Over on his blog, Felix Salmon attempts to shoot down the defenders of securitization. He cites the academic debate (also recently commented on by Megan) about whether securitization necessary causes loan quality to deteriorate. Since the academics seem to be in disagreement, Salmon wants to appeal to common sense instead. He says:
At heart, it all comes down to information: loans are stronger and more desirable than bonds, because a bank intends to hold its loan to maturity and does a lot of underwriting, shoring it up with covenants. Bonds, by contrast, are often held only briefly, and are often bought by investors who do precious little fundamental analysis; what's more, they simply don't have the kind of granular information that bank lenders have. And securitizations are even worse than bonds -- no one really knows what's in them, and they're ultimately based more on models than on shoe-leather underwriting. So it's entirely predictable that the boom in mortgage securitization was bad for the overall quality of the debt. And attempts to show otherwise are ultimately doomed.
The italics on "really" are his. I think wonks' attacks on securitization are resulting in a sort of throwing the baby out with the bathwater situation. Securitization certainly contributed to the mortgage market overheating. Excessive exuberance caused irrational expectations leading to lower debt quality. But that final result wasn't caused by some sort of unavoidable feature of securitization.
Has anyone taken note what's happened in the auto loan securitization space? How about with credit card securitizations? What about the dozens of other assets classes that don't rely on mortgages? Why hasn't underwriting suffered for those products? Real estate is the symptom here, not securitization.
Salmon's claim that "no one really knows" what's in a securitization is common perception. It's also completely false. Originators, investment banks and rating agencies know exactly what's in them. There are computer database files with all loan-level information including, but not limited to: loan attributes (term, interest rate, principal, loan-to-value), borrower characteristics (geographic location, FICO score, debt-to-income) and other important statistics that that these parties use to model the deals. The data is generally verified through third-party due diligence completed by accounting firms.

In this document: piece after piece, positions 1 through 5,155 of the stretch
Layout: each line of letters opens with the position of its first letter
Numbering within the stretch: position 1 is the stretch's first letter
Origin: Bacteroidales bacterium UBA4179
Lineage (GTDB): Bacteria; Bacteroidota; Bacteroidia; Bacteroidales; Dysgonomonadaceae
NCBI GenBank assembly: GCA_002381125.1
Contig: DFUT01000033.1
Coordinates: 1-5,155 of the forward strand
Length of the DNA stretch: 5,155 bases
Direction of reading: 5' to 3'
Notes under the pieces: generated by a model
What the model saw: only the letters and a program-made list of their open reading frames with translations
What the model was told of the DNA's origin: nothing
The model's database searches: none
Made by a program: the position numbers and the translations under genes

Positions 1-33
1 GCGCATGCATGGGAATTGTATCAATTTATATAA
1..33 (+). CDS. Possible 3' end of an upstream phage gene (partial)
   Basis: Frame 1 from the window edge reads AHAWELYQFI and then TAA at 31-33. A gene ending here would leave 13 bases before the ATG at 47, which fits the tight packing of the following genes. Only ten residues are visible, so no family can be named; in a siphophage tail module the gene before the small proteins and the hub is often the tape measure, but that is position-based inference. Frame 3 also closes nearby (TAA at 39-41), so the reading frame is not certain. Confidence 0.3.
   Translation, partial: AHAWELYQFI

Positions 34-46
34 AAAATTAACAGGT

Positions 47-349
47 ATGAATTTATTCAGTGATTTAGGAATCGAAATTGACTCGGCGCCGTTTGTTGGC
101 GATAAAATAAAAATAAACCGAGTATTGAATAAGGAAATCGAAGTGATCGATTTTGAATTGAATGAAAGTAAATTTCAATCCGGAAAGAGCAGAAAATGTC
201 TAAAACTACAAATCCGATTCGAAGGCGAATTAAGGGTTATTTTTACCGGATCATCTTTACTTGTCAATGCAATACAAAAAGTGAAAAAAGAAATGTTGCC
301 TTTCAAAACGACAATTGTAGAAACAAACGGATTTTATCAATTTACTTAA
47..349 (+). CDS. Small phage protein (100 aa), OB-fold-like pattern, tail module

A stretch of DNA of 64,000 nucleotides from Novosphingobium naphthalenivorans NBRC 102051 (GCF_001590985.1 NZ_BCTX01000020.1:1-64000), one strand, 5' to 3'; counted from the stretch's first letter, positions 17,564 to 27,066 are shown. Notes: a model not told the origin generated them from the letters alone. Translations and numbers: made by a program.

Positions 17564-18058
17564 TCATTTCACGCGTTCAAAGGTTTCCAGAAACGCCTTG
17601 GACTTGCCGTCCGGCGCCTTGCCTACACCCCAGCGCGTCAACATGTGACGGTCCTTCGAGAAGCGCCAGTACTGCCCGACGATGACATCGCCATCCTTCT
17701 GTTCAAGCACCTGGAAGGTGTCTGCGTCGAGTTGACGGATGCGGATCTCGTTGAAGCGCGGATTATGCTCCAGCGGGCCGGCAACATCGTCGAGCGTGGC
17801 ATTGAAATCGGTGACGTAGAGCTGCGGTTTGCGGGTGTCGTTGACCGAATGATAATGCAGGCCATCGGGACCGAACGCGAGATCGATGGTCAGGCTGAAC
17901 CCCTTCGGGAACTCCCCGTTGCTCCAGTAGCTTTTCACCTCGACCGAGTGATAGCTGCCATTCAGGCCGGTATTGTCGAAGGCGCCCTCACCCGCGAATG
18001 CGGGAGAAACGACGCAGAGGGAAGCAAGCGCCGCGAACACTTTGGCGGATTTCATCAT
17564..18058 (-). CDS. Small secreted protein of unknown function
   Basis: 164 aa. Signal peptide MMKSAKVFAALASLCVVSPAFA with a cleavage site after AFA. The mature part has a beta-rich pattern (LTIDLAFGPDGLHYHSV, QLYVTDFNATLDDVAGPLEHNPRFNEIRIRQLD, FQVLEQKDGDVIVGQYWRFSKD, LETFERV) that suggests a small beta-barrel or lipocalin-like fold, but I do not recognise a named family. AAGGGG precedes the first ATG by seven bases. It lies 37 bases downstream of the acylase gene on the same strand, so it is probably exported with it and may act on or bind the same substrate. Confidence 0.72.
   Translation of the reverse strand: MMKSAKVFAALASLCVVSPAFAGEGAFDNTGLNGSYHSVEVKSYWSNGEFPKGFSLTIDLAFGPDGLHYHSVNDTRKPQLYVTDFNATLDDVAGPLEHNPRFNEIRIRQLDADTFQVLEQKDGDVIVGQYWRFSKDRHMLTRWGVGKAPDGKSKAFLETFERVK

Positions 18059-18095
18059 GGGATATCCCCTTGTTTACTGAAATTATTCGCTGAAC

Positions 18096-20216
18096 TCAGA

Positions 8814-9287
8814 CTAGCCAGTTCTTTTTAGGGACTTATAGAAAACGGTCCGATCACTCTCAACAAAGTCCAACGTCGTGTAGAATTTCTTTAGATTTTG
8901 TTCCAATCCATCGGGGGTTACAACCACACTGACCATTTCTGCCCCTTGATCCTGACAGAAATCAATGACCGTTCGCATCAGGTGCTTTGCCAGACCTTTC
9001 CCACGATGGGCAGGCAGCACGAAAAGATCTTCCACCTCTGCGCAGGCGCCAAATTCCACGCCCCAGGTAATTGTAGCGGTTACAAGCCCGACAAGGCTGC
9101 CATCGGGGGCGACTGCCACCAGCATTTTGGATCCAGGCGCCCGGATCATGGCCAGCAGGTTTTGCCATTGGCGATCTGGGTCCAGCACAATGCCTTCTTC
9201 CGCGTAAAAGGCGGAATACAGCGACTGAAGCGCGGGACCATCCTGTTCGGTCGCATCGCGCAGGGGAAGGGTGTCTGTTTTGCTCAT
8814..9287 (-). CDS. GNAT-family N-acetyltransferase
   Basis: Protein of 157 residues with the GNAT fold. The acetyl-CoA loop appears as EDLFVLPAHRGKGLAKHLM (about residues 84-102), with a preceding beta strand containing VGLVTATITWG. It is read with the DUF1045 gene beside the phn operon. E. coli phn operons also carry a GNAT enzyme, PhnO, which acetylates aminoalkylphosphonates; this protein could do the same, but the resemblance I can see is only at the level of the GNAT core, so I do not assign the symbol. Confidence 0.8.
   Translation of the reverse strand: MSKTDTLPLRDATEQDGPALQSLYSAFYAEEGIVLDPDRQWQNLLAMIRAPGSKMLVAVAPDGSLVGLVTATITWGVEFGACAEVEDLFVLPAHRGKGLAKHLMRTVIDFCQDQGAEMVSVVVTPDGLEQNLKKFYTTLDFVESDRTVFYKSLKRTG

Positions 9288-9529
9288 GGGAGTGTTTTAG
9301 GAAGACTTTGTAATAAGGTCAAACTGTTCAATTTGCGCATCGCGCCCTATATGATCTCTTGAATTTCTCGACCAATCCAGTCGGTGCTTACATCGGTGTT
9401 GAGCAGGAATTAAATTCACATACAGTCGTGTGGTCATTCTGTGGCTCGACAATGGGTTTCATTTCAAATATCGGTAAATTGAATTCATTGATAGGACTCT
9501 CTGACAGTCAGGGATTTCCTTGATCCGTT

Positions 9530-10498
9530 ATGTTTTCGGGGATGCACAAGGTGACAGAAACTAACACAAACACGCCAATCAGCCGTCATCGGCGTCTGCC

There are, of course, problems. They center on how process works currently. The first is that investors generally don't have this level of detail to work with. As a result they must rely on rating agencies to ensure that the data results in a given rating. I have cited this as a problem ad nauseum. What makes this situation more ridiculous is that technology would make providing this data to anyone who wants it pretty easy. And the models aren't so complex that investors couldn't make their own. Given ratings agencies' loss of credibility, all investors should want to do their own in-depth analysis in the future. This would solve the problem that Salmon appears to worry about concerning investors not having enough information. If they don't have the chops or desire to do the analysis, then they shouldn't invest in securitization, and the problem of too much issuance would solve itself.
So I agree with Salmon that the lack of information was a problem. That's why they bought junk, thinking it was gold. It was investors' lack of prudence that allowed excessive demand and caused the market to overheat. And whenever a market overheats, quality deteriorates. Had investors exercised sharper reason, fewer would have invested and those who did would have required better collateral. More widely disseminated information would have resulted in the market correcting the problem. But since rating agencies failed to blow the whistle on poor underwriting, and kept giving bad deals their stamp of approval, the securitization market failed. But it was a problem of circumstance, not function.
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